Restorative Practices at LFP
Restorative Justice and Restorative Practices can be summed up in one word: relationship. The basic idea is that you can more effectively change behavior by focusing on repairing the relationship that has been damaged. The consequence itself is to sit down with the parties involved and explore what happened to damage the relationship, how it affected the parties involved, and what can be done to repair it.
This contrasts with a punitive approach, where the consequence would be, for example, to miss recess or to put your head down on the desk. In Restorative Justice, the consequence is the talk itself: having to sit down and face the harm that you have created, and to repair the relationship you have damaged. This is often harder, and it also makes the perpetrator feel a part of the proceedings instead of the recipient of a punishment.
Here are some restorative questions that each LFP staff member has on their badge:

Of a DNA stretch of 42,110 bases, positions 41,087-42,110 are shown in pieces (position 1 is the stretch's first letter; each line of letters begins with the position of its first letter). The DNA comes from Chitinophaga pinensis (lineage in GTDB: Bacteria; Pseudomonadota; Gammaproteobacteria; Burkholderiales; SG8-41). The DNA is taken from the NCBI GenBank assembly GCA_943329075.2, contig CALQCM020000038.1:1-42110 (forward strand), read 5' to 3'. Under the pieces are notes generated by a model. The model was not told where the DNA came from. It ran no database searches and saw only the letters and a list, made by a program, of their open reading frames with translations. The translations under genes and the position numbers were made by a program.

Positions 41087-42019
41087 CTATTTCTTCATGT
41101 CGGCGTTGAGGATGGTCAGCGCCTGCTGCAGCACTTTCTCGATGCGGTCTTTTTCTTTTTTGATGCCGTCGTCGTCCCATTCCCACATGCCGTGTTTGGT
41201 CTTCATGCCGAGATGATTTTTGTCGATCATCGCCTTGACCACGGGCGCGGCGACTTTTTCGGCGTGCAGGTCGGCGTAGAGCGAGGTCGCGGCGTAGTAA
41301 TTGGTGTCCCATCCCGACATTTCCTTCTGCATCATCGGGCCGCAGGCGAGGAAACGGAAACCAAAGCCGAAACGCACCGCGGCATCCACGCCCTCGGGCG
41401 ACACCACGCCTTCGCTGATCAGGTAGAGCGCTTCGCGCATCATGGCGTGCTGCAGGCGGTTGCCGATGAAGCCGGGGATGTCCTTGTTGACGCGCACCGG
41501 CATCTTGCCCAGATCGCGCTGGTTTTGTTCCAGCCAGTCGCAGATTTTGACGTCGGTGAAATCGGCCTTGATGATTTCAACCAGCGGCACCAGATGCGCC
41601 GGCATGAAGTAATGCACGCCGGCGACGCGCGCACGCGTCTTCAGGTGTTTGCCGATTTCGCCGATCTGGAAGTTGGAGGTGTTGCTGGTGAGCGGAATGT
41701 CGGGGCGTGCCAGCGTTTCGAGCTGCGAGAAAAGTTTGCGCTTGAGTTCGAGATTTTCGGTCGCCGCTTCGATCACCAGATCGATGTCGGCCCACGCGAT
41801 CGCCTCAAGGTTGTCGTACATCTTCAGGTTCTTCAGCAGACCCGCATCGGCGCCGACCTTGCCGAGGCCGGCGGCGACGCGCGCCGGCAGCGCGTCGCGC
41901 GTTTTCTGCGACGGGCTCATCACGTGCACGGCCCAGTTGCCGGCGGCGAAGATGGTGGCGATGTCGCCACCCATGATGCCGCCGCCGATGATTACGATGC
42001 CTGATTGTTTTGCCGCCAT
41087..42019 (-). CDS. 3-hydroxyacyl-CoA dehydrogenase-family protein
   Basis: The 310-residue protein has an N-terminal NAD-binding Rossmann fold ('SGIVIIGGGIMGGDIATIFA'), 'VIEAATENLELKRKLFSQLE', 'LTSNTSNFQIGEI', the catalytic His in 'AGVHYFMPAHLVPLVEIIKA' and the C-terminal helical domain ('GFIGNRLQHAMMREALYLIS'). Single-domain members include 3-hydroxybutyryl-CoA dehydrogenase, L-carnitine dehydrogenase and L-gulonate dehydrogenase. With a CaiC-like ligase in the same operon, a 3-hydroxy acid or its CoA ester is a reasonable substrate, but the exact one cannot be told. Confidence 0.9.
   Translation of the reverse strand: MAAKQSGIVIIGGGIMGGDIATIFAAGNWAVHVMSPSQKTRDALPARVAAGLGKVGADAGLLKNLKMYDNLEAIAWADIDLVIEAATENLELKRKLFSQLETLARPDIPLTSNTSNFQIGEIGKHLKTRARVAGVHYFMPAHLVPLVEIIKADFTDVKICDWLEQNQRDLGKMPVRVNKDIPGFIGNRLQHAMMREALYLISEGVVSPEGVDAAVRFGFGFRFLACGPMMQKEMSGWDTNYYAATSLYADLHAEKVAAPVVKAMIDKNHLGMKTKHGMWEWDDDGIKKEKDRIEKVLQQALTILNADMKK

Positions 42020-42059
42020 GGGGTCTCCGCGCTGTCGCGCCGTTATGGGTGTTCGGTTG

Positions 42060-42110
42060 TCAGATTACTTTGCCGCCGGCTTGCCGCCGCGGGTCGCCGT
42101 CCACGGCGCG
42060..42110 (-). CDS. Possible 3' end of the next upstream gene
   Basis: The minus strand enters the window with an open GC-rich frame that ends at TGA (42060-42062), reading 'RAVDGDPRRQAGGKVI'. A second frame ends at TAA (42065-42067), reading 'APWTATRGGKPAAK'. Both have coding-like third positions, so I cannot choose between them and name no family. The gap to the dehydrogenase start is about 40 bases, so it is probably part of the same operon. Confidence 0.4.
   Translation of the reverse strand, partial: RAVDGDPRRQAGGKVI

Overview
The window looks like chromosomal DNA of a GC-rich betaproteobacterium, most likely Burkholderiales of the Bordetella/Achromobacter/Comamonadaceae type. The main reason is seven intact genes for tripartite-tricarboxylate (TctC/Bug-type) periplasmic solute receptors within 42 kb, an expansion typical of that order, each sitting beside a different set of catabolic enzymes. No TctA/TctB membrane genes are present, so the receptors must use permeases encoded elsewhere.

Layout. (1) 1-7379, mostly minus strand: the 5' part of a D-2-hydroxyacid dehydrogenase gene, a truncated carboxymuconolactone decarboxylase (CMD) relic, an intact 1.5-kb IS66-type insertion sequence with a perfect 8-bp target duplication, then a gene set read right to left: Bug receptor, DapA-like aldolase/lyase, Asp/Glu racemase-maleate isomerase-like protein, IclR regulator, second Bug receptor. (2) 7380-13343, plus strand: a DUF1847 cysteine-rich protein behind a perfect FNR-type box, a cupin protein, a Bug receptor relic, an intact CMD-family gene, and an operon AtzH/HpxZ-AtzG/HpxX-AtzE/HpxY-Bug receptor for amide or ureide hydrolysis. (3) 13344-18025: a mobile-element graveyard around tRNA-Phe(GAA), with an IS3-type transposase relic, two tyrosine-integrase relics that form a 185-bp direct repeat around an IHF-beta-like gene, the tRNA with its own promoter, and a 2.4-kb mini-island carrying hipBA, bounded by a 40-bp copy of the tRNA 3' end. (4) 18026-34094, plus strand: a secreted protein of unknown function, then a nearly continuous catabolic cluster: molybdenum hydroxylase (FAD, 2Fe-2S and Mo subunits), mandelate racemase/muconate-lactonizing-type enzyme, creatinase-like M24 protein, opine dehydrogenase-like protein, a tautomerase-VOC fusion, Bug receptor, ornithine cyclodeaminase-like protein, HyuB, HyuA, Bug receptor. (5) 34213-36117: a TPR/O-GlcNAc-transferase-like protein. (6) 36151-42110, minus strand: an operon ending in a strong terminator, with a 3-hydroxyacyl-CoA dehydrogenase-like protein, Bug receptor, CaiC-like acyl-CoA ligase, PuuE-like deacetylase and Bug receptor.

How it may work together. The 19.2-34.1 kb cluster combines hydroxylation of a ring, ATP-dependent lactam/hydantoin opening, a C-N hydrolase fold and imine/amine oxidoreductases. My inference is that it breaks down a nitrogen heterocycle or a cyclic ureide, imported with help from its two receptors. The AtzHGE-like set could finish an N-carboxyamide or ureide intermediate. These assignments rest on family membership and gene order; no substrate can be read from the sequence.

Who has been affected by what you did?
How have they been affected?
What do you need to do to make things right?
Instead of asking "what did you do?!" or "why did you do that?!" or "what were you thinking?!"," asking "what happened" gives the child the chance to tell their story. When children are used to being asked about what happened, instead of accused, they will be more likely to want to problem-solve.
Take a look at the "Tale of Two Schools" graphic to the left. By using restorative practices, we are making sure that students own the process of discipline. This will help them learn how to face mistakes, repair relationships, and be part of a community. This stands in contrast to the traditional model of punishment for behavior, which is a top-down process and one that can alienate students.